Further, it is clear the prosecution knew of the lenient treatment received by both Kmet and Hamilton in exchange for their testimony and, nevertheless, let the misleading testimony go uncorrected. See People v. Brown, 169 Ill. 2d 94, 106, 660 N.E.2d 964, 214 Ill. Dec. 257 (1995) (State's use of perjured testimony must be "knowing" to rise to the level of a due process violation). One of the prosecutors who tried this case participated in the earlier negotiations with Hamilton and was, therefore, aware of his potential motive to testify falsely. Regardless, the prosecutor actually trying a case need not have known that the relevant testimony was false in order to establish a due process violation; knowledge on the part of any representative or agent of the prosecution is sufficient. Olinger, 176 Ill. 2d at 348. No argument can be made in this case that the sentencing of both Kmet and Hamilton proceeded without the participation of one or more members of the State's Attorney's office.

Rather than admit both Kmet's and Hamilton's testimony was substantially misleading, if not outright false, the State claims the record shows the jury was, in fact, informed of the witnesses' potential biases. However, the State can only point to one statement, made in the course of closing argument, which could have disclosed to the jury the lenity received by Kmet and Hamilton in exchange for their cooperation. Regarding Kmet and Hamilton, the prosecutor stated during rebuttal:

"They're not getting a break. Was a judge told -- were we advised before they were on our side? Sure. Did they plead guilty? No. They helped us on a significant case? Sure did. But they're not getting more of a break then [sic ] they got. They got eight and a half and 12 [years] and that may not sound like much but we're not doing the time." (Emphasis added.)

We disagree with the State that the previous passage demonstrates "the prosecutor could not have been more direct" in bringing out the fact that both witnesses' sentences were reduced as a result of their cooperation in this case. In fact, we can hardly imagine a more obfuscating attempt. The first sentence above suggests no breaks were given, while the latter statement cryptically hints otherwise. Even if it could be discerned from the prosecutor's single, self-contradictory remark that both Kmet and Hamilton had been treated leniently in exchange for their testimony, no indication is given as to extent of such favorable treatment. See Olinger, 176 Ill. 2d at 350-51 (holding disclosure of mere fact of "a motive" insufficient where extent of such motive is not revealed).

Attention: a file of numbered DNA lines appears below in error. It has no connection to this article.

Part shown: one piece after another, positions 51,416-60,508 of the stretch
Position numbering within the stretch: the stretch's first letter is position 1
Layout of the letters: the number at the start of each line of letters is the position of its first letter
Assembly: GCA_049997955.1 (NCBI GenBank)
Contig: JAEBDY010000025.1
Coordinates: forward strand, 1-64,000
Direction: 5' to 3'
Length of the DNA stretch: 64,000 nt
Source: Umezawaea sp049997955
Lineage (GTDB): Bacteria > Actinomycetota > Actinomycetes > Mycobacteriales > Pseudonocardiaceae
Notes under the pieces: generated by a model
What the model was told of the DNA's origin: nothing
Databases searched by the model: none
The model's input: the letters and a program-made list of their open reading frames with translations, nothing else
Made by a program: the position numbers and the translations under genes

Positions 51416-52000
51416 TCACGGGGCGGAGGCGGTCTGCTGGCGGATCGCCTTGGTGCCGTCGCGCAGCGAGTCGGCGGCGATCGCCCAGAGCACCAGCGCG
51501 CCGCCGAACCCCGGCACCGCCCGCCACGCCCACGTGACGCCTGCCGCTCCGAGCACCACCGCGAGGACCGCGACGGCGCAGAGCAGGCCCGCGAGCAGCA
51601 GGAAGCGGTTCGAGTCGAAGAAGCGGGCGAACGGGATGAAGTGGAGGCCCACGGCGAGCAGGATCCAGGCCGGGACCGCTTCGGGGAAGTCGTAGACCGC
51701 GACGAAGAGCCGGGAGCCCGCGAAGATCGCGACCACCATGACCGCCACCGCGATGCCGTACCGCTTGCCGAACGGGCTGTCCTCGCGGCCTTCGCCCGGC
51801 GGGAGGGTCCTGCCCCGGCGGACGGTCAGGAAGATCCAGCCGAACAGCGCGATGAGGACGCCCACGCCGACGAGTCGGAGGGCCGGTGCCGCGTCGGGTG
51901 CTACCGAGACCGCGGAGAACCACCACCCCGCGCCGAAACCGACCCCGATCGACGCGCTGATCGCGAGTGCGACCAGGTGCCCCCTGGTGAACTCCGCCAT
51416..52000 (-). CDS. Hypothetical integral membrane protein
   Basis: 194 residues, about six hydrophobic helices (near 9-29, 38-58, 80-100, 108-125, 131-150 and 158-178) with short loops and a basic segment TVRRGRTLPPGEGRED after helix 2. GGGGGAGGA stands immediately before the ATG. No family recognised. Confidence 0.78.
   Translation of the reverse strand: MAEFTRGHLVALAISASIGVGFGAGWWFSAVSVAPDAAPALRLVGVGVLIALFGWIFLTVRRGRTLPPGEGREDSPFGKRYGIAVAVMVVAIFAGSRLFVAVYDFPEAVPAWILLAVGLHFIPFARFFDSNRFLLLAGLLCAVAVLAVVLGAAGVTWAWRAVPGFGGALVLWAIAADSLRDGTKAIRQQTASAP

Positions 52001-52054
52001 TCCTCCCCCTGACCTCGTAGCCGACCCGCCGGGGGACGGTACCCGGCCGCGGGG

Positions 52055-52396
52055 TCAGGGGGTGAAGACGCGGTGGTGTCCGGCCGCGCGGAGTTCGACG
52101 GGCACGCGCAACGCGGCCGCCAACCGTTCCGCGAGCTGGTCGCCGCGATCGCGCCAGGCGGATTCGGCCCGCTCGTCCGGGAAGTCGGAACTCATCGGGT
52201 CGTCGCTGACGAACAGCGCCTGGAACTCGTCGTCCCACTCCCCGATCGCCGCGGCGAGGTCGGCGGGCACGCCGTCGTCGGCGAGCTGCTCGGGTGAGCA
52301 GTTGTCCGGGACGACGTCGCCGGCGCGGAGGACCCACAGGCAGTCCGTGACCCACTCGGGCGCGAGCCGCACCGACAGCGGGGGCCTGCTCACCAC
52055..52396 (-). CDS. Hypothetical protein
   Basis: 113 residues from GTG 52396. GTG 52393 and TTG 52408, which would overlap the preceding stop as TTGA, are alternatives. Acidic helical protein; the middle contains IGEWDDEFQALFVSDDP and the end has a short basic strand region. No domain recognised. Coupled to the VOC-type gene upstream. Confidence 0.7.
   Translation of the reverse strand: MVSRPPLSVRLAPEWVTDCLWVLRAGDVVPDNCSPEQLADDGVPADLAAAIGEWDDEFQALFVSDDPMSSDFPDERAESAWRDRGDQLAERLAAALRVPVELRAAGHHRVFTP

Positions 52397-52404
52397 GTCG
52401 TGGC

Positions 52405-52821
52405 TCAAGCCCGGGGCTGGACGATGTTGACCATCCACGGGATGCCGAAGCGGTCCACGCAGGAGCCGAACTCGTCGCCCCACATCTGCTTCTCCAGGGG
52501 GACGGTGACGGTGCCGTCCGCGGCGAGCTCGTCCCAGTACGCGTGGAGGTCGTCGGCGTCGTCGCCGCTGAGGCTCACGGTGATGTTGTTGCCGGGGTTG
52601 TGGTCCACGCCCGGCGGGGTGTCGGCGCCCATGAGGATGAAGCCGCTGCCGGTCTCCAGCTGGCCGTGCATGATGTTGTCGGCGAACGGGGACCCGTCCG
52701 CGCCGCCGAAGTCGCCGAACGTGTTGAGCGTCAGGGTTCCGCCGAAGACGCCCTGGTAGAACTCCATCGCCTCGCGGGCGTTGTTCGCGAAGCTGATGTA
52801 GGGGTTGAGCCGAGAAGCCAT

The context of the remark further diminishes the possibility--already remote--that the jury learned anything of both witnesses' potential motives to lie. The prosecutor's lone comment was made in rebuttal in his closing argument, long after defense counsel's opportunity for cross-examination and exploitation of the witnesses' motives to lie had expired. We hold that such a comment could not have saved the prosecution's earlier, knowing failure to divulge the potential biases of its two occurrence witnesses, Kmet and Hamilton. See People v. Tidwell, 88 Ill. App. 3d 808, 812, 410 N.E.2d 1163, 44 Ill. Dec. 71 (1980) (prosecutor's admission in closing argument that State's witness had, contrary to his testimony, been promised leniency in exchange for his testimony insufficient to cure error).

A conviction obtained by the knowing use of perjured testimony must be set aside if there is any reasonable likelihood the false testimony could have affected the jury's verdict. Olinger, 176 Ill. 2d at 349; Jimerson, 166 Ill. 2d at 224. While we acknowledge there is other, substantial evidence of defendant's guilt in this case, the State has not argued the evidence against defendant was otherwise overwhelming. In light of defense counsel's repeated and strenuous attempts to uncover both Kmet's and Hamilton's potential biases and the fact that the perjurious testimony in this case came from the only two State's witnesses who allegedly observed Kurap's escape, we cannot reasonably conclude there is no likelihood the false testimony affected the jury's verdict. Olinger, 176 Ill. 2d at 349.

For the foregoing reasons, we reverse defendant's conviction and remand this matter for a new trial.

Reversed and remanded.

COUSINS, P.J., and CAHILL, J., concur.